By Tim Leeds
After recommendations for program review at Montana State University-Northern was approved last week, the education program at the university is still strong and looking at new options.
Dr. Korinne Tande, dean and chair of the education program at the university, said she has received several calls and e-mails from people concerned about the loss of the master of education degree at the department. Tande said that the masters program is still available after the review.
The only change in the program is the elimination of one option, the master of education in vocational education. While this program will be eliminated, Tande said, a program to replace it will be proposed to the regents.
"Yes, the program has been eliminated, but we're proposing a new program that will better meet the needs of high schools and middle schools in the state," Tande said.
She said the new program will result in certification that better meets needs of grades 5-12 schools industrial arts programs. The proposed changes include a include a bachelor of secondary education with an option in applied technology. Tande said there are already similar programs at Montana State University-Bozeman and at the Western Montana College of the University of Montana.
Dr. Roger Barber, provost and vice-chancellor for academic affairs at MSU-Northern, said they intend the curriculum for the program at MSU-Northern to be more encompassing than the programs at the other campuses. He said the existing programs tend to be more theoretical at one and more applied learning at the other, and MSU-Northern's will cover more of each area.
Tande said the new program will be set to national standards based on the needs of middle schools and high schools.
Tande said there has been reason to look at the status of the masters in vocational education as enrollment dwindled.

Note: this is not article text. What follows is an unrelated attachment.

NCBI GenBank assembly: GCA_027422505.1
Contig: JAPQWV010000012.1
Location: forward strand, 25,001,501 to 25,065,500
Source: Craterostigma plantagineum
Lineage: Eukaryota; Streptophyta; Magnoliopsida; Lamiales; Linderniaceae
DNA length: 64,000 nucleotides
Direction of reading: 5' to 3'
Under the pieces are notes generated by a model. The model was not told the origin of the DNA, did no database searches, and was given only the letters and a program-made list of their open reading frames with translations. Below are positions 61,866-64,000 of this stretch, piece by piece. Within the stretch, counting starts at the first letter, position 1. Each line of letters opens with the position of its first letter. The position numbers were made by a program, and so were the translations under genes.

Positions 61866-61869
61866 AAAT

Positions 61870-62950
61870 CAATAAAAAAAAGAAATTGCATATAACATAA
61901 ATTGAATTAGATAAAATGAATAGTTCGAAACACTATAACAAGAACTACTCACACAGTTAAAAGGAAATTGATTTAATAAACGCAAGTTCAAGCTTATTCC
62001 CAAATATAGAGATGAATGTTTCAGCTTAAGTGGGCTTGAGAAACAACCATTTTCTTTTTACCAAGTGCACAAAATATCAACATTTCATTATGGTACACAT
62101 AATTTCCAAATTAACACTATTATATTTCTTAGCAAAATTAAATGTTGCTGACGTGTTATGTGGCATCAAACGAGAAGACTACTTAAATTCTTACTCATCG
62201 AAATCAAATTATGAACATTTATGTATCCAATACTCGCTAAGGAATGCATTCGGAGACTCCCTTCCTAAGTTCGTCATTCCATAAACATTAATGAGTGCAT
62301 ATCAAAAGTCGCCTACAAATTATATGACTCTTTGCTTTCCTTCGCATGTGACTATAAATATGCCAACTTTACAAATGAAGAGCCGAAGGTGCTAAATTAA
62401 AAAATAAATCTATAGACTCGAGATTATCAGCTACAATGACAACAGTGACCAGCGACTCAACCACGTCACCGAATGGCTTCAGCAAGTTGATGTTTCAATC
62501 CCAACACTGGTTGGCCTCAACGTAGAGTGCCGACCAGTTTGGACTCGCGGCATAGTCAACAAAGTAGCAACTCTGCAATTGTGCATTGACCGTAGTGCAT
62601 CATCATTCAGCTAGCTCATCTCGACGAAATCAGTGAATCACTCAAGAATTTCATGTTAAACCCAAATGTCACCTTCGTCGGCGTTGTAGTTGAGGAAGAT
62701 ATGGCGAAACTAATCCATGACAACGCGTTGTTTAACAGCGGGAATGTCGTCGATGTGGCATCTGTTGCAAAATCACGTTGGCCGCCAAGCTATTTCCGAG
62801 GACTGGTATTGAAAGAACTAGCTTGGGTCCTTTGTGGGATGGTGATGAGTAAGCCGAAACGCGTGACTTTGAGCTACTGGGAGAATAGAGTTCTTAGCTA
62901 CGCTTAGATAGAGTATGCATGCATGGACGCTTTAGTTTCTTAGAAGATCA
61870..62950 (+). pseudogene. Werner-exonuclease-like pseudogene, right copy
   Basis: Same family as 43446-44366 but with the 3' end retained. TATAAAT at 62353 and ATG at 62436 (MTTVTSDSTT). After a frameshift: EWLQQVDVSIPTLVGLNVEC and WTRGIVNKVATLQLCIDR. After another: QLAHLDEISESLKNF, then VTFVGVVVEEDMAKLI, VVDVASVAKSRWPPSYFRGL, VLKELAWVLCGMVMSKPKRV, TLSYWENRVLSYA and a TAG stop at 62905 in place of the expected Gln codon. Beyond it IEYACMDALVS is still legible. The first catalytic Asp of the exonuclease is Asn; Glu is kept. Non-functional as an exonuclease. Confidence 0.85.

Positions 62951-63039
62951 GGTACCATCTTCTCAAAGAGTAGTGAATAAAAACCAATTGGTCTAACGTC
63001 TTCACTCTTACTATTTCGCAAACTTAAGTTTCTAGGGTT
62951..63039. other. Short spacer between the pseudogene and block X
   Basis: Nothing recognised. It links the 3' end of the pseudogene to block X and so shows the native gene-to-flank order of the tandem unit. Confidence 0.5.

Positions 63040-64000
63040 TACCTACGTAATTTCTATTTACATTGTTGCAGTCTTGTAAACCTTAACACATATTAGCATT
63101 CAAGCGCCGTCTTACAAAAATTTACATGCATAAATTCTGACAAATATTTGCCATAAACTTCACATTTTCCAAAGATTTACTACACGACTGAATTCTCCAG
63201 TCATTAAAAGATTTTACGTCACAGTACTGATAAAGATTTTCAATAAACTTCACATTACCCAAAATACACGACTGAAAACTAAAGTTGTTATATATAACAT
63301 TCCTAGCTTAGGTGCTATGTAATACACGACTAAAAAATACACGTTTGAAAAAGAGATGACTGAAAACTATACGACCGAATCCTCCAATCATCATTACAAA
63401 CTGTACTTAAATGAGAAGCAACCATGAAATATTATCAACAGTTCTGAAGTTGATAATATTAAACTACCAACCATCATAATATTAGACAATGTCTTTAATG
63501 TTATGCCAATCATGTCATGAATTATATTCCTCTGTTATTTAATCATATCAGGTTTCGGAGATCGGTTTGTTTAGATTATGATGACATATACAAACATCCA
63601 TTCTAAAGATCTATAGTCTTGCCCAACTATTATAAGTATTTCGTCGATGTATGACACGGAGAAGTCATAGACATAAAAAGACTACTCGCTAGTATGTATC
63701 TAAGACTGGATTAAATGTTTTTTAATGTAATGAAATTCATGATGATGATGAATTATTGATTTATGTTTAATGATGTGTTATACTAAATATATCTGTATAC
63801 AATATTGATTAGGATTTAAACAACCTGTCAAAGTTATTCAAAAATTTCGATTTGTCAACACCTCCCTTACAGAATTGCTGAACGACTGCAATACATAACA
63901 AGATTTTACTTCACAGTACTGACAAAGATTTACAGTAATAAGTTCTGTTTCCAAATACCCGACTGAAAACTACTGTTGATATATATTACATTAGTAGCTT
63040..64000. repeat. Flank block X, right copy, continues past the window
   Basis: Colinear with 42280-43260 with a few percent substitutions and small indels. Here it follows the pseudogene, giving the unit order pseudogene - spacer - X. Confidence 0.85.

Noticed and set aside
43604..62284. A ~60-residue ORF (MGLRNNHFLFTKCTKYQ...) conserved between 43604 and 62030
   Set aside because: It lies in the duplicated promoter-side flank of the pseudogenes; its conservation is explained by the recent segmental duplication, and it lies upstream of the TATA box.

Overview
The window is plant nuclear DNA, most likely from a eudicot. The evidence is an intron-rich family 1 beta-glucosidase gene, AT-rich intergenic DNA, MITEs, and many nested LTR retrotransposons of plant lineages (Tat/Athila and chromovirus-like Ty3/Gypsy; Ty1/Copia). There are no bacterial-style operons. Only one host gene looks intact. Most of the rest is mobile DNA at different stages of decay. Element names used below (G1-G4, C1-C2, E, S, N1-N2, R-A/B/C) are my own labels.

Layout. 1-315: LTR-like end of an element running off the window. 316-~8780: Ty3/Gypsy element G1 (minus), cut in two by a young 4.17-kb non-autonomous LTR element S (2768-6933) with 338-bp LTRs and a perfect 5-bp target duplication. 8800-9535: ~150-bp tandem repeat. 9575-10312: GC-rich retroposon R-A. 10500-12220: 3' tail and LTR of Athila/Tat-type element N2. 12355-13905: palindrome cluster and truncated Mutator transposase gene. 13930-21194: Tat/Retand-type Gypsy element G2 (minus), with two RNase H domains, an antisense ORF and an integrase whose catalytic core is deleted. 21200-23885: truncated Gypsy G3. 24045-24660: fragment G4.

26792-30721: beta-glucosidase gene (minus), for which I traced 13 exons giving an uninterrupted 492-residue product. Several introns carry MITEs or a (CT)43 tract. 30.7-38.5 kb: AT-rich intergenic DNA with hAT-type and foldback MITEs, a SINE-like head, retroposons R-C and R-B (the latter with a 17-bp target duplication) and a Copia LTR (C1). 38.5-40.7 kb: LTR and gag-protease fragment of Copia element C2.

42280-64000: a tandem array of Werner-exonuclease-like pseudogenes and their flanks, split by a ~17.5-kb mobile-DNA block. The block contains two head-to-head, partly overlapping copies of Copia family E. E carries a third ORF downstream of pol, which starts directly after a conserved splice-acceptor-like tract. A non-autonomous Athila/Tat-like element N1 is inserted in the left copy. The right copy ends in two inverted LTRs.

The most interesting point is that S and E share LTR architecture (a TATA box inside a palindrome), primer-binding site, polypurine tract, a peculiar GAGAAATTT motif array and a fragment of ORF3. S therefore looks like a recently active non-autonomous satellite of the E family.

"I think the program used to really meet the needs in the state," she said. "The low enrollment is telling us it doesn't really meet them any more."
She said there will be a smooth transition between the two programs. "We're going to get everybody into the program they really want and need," she said.
Tande said a master of science in adult learning and training will be proposed to replace masters of education with an option in vocational education. She said they are trying to expand the attraction of graduates of the program to a broader audience. The new option will appeal to businesses to hire graduates as well as the education system to hire them, she said.
She said while the loss of many programs was difficult, the department continues to move forward.
"They (the eliminated programs) are near and dear to my heart," she said. "I hate losing the math minor, but it's just reflecting what's going on in the nation; there's a shortage of people going into math majors."
Tande said the program review will allow and require modifying some of the education programs so they will still reflect the standards of grade 5-12 schools in the state, but won't detract from the quality of the education program as a whole.